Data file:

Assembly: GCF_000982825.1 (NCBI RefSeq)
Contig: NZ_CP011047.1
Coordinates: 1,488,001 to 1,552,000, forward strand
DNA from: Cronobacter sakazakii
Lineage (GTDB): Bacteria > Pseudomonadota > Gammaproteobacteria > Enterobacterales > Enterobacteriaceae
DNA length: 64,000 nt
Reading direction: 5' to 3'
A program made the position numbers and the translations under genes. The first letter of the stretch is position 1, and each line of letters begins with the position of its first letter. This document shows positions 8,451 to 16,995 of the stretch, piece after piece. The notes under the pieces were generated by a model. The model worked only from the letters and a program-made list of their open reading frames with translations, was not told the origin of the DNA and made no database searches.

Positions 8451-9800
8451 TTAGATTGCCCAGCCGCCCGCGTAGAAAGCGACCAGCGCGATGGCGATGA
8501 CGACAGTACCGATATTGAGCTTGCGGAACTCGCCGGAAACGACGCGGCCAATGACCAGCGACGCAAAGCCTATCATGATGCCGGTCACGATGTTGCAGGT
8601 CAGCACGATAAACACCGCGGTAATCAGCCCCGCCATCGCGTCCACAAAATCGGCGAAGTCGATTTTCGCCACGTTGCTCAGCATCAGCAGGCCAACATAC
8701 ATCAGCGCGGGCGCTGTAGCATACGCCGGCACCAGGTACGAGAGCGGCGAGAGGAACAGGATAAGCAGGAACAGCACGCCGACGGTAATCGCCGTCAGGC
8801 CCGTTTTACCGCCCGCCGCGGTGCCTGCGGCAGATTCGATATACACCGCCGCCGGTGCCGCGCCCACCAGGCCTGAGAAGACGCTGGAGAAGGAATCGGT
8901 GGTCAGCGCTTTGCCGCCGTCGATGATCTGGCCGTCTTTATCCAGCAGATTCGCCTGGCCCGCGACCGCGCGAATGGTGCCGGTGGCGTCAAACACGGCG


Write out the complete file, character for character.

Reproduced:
Assembly: GCF_000982825.1 (NCBI RefSeq)
Contig: NZ_CP011047.1
Coordinates: 1,488,001 to 1,552,000, forward strand
DNA from: Cronobacter sakazakii
Lineage (GTDB): Bacteria > Pseudomonadota > Gammaproteobacteria > Enterobacterales > Enterobacteriaceae
DNA length: 64,000 nt
Reading direction: 5' to 3'
A program made the position numbers and the translations under genes. The first letter of the stretch is position 1, and each line of letters begins with the position of its first letter. This document shows positions 8,451 to 16,995 of the stretch, piece after piece. The notes under the pieces were generated by a model. The model worked only from the letters and a program-made list of their open reading frames with translations, was not told the origin of the DNA and made no database searches.

Positions 8451-9800
8451 TTAGATTGCCCAGCCGCCCGCGTAGAAAGCGACCAGCGCGATGGCGATGA
8501 CGACAGTACCGATATTGAGCTTGCGGAACTCGCCGGAAACGACGCGGCCAATGACCAGCGACGCAAAGCCTATCATGATGCCGGTCACGATGTTGCAGGT
8601 CAGCACGATAAACACCGCGGTAATCAGCCCCGCCATCGCGTCCACAAAATCGGCGAAGTCGATTTTCGCCACGTTGCTCAGCATCAGCAGGCCAACATAC
8701 ATCAGCGCGGGCGCTGTAGCATACGCCGGCACCAGGTACGAGAGCGGCGAGAGGAACAGGATAAGCAGGAACAGCACGCCGACGGTAATCGCCGTCAGGC
8801 CCGTTTTACCGCCCGCCGCGGTGCCTGCGGCAGATTCGATATACACCGCCGCCGGTGCCGCGCCCACCAGGCCTGAGAAGACGCTGGAGAAGGAATCGGT
8901 GGTCAGCGCTTTGCCGCCGTCGATGATCTGGCCGTCTTTATCCAGCAGATTCGCCTGGCCCGCGACCGCGCGAATGGTGCCGGTGGCGTCAAACACGGCG